To ensure your safety, always check the expiry date on medication labels and avoid taking any medications that have passed their expiration date.

How to dispose of expired medications properly?

Disposing of expired medications properly is essential to protect the environment and ensure public safety. 

The first step is to check if there are any specific disposal instructions provided on the medication’s label or packaging. Some medications may have specific guidelines due to their potential hazards.

If there are no specific instructions, it is generally recommended not to flush medications down the toilet or pour them down the sink, as they can contaminate water sources (6). 

Instead, the best way to dispose of expired medications is to take them to a drug take-back program or a medication drop-off location (7). Many pharmacies and healthcare facilities offer these services, allowing you to safely dispose of your unused or expired medications (7).

If a take-back program or drop-off location is not available, you can mix the expired medications with an undesirable substance and throw it away in a sealed package. This helps prevent accidental ingestion by children or pets.

By following these proper disposal practices, you can contribute to a safer and healthier environment and reduce the potential risks associated with expired medications ending up in the wrong hands or polluting our water systems.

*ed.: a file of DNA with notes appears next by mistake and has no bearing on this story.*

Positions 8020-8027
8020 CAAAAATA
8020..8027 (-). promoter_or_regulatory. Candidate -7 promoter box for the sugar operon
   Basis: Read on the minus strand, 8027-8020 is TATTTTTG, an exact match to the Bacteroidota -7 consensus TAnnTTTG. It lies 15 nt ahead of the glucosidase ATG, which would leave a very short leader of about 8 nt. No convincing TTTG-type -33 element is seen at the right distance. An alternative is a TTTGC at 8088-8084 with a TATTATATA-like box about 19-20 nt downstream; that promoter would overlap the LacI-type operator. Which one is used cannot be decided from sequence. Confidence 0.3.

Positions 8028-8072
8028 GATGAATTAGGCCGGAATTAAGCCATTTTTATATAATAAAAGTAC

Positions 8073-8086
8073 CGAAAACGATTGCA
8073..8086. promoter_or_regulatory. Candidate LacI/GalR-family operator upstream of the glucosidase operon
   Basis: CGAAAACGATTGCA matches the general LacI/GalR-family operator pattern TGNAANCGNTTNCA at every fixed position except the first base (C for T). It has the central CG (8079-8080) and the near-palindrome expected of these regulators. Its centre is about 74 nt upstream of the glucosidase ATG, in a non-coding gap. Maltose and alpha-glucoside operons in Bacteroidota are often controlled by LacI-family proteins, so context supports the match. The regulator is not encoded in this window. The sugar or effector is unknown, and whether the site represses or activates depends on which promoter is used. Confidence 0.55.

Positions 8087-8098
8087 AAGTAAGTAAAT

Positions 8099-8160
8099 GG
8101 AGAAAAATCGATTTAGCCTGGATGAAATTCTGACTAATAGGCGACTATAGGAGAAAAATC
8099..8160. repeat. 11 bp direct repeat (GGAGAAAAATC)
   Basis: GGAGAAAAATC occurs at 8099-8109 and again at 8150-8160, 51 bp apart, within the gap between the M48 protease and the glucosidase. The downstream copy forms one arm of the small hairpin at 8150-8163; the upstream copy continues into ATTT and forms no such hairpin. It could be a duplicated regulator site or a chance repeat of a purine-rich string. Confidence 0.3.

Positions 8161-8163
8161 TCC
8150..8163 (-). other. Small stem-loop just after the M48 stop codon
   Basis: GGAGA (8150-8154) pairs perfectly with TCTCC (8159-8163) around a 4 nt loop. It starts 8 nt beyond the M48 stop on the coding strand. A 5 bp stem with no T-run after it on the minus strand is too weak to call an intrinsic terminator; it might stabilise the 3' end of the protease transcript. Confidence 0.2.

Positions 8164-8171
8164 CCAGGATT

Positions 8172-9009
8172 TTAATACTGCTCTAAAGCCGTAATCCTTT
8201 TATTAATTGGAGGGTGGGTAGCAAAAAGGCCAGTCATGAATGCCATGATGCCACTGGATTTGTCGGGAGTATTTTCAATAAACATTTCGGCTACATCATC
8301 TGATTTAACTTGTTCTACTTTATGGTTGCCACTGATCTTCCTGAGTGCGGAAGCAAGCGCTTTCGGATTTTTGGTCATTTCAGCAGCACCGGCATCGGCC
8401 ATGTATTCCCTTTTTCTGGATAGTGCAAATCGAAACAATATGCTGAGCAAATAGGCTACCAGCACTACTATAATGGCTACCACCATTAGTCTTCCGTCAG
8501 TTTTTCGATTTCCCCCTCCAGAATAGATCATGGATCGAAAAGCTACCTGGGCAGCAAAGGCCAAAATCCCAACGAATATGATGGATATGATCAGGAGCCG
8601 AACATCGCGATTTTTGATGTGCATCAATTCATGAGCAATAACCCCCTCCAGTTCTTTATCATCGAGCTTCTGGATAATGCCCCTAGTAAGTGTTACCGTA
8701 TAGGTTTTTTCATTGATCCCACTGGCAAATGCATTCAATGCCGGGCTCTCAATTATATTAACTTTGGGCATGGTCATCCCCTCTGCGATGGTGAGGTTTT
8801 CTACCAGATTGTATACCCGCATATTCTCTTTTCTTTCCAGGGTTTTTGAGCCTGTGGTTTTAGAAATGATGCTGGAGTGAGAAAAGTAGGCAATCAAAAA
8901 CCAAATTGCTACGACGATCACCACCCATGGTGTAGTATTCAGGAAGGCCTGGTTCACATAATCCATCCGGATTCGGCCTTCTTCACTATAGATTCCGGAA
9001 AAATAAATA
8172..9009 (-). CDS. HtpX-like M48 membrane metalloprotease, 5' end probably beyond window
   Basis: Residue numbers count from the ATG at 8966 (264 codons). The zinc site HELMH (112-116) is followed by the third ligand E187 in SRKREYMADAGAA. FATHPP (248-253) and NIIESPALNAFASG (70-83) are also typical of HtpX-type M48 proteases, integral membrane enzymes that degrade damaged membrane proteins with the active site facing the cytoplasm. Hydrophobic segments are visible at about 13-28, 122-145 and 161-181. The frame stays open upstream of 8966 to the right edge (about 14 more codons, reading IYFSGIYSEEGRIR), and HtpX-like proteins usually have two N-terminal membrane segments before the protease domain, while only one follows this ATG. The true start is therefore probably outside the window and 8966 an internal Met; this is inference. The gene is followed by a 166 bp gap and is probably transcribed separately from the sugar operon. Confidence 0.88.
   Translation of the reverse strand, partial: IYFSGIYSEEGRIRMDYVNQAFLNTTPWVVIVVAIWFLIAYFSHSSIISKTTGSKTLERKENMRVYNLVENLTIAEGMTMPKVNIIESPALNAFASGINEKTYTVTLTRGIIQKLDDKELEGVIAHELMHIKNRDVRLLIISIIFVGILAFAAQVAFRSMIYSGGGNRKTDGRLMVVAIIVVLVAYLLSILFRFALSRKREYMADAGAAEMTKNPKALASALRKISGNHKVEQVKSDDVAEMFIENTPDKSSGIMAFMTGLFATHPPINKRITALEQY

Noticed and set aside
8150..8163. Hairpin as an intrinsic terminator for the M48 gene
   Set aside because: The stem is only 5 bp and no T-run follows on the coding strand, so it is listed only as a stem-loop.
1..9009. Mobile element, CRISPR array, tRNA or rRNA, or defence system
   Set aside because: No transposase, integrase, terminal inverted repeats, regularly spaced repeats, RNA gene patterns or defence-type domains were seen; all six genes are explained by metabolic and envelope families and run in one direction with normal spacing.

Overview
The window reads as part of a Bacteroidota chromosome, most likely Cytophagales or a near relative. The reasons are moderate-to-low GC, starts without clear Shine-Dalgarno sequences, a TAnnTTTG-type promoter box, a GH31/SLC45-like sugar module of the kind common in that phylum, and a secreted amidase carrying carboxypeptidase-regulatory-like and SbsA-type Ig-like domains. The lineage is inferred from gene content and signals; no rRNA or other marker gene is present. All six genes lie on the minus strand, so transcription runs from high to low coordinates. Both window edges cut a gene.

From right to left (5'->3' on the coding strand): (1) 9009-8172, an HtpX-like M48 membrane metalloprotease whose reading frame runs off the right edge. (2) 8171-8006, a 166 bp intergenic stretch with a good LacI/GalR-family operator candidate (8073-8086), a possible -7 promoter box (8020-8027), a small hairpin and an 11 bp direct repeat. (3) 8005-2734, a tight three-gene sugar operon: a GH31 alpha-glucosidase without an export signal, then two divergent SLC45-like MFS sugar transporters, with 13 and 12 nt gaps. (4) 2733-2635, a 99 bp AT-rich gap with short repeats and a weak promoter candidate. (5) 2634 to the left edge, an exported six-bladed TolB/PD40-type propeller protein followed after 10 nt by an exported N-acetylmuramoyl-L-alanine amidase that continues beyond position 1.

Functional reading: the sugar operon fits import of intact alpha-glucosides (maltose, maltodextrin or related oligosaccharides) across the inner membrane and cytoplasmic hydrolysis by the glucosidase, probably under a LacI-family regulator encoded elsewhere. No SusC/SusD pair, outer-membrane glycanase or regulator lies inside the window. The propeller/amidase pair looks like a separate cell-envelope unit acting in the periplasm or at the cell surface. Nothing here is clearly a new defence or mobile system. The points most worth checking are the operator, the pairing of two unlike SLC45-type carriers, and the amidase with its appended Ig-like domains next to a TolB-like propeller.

In this brief article, we have discussed whether it is safe to take the medicine that expired this month. We have also discussed the importance of expiration dates and what potential side effects they might cause. We have also discussed safe approaches to dispose of medications while protecting the environment. 

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U.S. Food and Drug Administration. Don’t Be Tempted to Use Expired Medicines [Internet]. Silver Spring (MD): U.S. Food and Drug Administration. Available from:


Brion G, Bunkers L. Expiration Dating And National Drug Code Rules. 2023 May 1. In: StatPearls [Internet]. Treasure Island (FL): StatPearls Publishing; 2023 Jan–. PMID: 34033382.


Gikonyo D, Gikonyo A, Luvayo D, Ponoth P. Drug expiry debate: the myth and the reality. Afr Health Sci. 2019 Sep;19(3):2737-2739. doi: 10.4314/ahs.v19i3.49. PMID: 32127846; PMCID: PMC7040264.


U.S. Food and Drug Administration. Expiration date extensions of certain lots of doxycycline hyclate capsules [Internet]. 2023 updated [cited 2022 Oct 21]. Available from:


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Stoddard KI, Hodge V, Maxey G, Tiwari C, Cready C, Huggett DB. Investigating Research Gaps of Pharmaceutical take back Events: An Analysis of take back Program Participants’ Socioeconomic, Demographic, and Geographic Characteristics and the Public Health Benefits of take back Programs. Environ Manage. 2017 Jun;59(6):871-884. doi: 10.1007/s00267-017-0834-3. Epub 2017 Mar 3. PMID: 28258470.